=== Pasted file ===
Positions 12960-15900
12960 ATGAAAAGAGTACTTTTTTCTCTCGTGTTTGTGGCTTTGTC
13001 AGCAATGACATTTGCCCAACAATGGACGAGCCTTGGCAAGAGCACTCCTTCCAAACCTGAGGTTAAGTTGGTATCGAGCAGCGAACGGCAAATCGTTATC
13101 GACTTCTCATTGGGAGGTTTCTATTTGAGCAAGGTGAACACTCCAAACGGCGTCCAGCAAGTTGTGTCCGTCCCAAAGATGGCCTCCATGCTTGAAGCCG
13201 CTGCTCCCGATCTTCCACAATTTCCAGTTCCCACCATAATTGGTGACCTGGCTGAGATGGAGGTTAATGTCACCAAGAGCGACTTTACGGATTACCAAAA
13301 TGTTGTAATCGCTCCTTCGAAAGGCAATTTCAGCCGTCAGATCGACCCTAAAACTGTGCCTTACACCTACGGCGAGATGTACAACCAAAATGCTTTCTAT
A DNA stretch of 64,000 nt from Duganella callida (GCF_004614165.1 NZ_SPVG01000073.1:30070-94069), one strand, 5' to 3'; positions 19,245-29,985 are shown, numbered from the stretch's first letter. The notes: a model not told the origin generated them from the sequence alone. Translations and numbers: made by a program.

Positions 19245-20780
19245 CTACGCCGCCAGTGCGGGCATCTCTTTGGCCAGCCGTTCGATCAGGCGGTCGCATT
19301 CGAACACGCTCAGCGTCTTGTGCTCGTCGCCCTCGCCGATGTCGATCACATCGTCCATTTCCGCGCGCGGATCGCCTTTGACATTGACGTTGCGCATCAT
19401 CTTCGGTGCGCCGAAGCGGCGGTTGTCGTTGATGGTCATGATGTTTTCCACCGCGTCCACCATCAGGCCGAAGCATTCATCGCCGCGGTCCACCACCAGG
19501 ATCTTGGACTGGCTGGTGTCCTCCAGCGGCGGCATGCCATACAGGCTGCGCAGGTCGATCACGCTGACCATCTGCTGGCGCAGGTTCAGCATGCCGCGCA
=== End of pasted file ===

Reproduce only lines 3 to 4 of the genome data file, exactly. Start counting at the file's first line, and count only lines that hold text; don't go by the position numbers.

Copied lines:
13001 AGCAATGACATTTGCCCAACAATGGACGAGCCTTGGCAAGAGCACTCCTTCCAAACCTGAGGTTAAGTTGGTATCGAGCAGCGAACGGCAAATCGTTATC
13101 GACTTCTCATTGGGAGGTTTCTATTTGAGCAAGGTGAACACTCCAAACGGCGTCCAGCAAGTTGTGTCCGTCCCAAAGATGGCCTCCATGCTTGAAGCCG